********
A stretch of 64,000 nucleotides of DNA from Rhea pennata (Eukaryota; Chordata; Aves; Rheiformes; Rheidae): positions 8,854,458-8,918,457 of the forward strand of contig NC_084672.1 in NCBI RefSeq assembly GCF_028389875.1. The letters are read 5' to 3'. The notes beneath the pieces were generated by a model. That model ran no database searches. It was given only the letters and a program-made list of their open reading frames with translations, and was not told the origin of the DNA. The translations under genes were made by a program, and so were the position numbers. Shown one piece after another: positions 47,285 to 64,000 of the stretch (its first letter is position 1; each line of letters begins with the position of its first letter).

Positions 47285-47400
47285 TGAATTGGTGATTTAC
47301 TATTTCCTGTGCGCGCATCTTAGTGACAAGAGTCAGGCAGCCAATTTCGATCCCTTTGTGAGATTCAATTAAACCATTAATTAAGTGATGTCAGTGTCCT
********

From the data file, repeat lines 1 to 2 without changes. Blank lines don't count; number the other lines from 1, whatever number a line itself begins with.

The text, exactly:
A stretch of 64,000 nucleotides of DNA from Rhea pennata (Eukaryota; Chordata; Aves; Rheiformes; Rheidae): positions 8,854,458-8,918,457 of the forward strand of contig NC_084672.1 in NCBI RefSeq assembly GCF_028389875.1. The letters are read 5' to 3'. The notes beneath the pieces were generated by a model. That model ran no database searches. It was given only the letters and a program-made list of their open reading frames with translations, and was not told the origin of the DNA. The translations under genes were made by a program, and so were the position numbers. Shown one piece after another: positions 47,285 to 64,000 of the stretch (its first letter is position 1; each line of letters begins with the position of its first letter).

Positions 47285-47400